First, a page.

Even before 1975, when the city and borough of Anchorage unified, forming the boundaries and government structure of the municipality as it exists today, it was typically state entities that funded construction of the highways and arterial roads feeding expanding neighborhoods and private developments. As Alaska’s oil economy boomed, the city grew rapidly through the 1980s, and a lot of new roads were built and upgraded.
At the time, residents and local officials didn’t worry much over the question of who would be paying for plowing and maintenance of those streets decades into the future.
“It was state money that built those roads. And local people, maybe even local legislators, said, ‘Well, it’s part of the deal: You pay for the maintenance,’” said Fred Dyson, who served multiple terms on the Anchorage Assembly and represented Eagle River as a Republican in the Legislature. “It was the classic deal: Get somebody else to pay for what benefits me.”
Dyson said that particularly during boom periods when state coffers were bulging with oil revenues, roads were bought and paid for without much consideration as to the long-term financial and maintenance liabilities that go along with heavy infrastructure.
“It’s certainly consistent with most legislatures I’ve been part of — nobody’s looking five years down the road, let alone 10 or 20,” Dyson said.
Anchorage isn’t alone among communities around Alaska with a legacy of overlapping road ownership within city limits. State-owned roads cut through the heart of downtown Fairbanks, the waterfronts of Juneau and Douglas, Nome’s Front Street, and plenty more.
But the discrepancy between state and local plowing performance is a political football in Anchorage, in part because of the sheer scale of the work and resources it takes to do it.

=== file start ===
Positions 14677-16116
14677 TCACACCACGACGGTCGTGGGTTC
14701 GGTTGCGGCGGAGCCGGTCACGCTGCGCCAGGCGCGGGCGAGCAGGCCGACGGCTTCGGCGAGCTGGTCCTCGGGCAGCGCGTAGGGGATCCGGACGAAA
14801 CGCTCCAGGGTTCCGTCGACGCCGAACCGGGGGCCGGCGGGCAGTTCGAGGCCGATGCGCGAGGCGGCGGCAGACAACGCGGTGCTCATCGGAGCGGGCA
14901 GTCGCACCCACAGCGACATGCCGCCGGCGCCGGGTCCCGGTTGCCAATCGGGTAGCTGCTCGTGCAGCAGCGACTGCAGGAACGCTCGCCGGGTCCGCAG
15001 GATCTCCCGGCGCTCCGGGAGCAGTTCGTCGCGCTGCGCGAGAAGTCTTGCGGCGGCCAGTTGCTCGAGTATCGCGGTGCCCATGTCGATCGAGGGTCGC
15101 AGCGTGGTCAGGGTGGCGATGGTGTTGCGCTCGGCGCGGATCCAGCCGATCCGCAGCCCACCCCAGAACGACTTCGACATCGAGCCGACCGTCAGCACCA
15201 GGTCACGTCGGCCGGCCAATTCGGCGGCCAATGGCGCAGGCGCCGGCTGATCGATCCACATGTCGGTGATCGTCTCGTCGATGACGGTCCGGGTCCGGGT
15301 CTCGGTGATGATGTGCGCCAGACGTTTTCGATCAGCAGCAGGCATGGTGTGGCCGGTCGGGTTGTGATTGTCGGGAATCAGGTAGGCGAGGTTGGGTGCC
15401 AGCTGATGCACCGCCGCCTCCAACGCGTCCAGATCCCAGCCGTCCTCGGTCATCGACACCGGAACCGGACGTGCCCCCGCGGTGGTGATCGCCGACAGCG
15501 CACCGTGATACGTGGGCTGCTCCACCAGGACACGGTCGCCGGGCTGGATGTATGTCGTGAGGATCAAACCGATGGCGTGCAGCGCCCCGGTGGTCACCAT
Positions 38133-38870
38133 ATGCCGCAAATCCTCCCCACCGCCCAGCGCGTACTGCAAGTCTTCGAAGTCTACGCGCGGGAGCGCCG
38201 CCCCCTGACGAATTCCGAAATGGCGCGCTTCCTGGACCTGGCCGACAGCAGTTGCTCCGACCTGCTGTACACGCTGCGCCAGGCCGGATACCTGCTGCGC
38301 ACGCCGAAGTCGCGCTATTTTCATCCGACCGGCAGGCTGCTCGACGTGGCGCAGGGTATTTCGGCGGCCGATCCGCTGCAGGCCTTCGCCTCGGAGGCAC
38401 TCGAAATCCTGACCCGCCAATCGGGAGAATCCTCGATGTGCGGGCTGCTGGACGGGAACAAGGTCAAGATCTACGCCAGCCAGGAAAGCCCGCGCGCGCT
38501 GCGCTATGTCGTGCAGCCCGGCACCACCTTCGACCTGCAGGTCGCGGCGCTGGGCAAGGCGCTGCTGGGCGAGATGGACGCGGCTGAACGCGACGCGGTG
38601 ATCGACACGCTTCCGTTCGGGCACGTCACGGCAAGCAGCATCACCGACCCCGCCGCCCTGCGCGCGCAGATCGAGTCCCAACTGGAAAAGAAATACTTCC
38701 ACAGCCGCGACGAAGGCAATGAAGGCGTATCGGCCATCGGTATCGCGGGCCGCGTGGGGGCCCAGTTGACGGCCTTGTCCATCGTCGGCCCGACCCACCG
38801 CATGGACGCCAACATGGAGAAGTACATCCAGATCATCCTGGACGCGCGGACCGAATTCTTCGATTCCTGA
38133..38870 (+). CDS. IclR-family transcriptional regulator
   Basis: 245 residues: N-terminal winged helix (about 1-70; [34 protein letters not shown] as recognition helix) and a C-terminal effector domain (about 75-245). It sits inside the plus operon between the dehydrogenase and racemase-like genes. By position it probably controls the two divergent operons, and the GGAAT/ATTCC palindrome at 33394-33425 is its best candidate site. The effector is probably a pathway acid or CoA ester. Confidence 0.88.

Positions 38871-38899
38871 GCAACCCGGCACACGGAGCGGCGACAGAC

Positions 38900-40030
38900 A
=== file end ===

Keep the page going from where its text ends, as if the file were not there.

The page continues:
The Anchorage Department of Maintenance and Operations, through its Street Maintenance Division, is responsible for plowing 1,281 lane miles of road, along with another 200 miles of sidewalks and recreational trails. Within those municipal boundaries, the state owns almost the same amount of real estate: 1,187 lane miles, and 160 miles of sidewalks.
In Fairbanks, the state plows 28 miles of the Elliott Highway, 44 miles of the Steese Highway, lengths of the Parks and Richardson highways heading into town, along with Badger, Farmers Loop “and other local roads,” according to the Fairbanks District of DOT’s Northern Region.
In Anchorage, the levels of resources allocated for snow removal by the two primary road owners are dramatically different.
In recent years the city has had between 60 and 74 qualified heavy equipment operators on staff for snow removal, split about evenly between a day- and night-shift driving most of the department’s 30 graders.
By contrast, just six operators are driving plows for the state within the Anchorage area on a regular shift (according to the state transportation department’s website, an average shift in the Fairbanks area has nine operators, and Juneau has eight).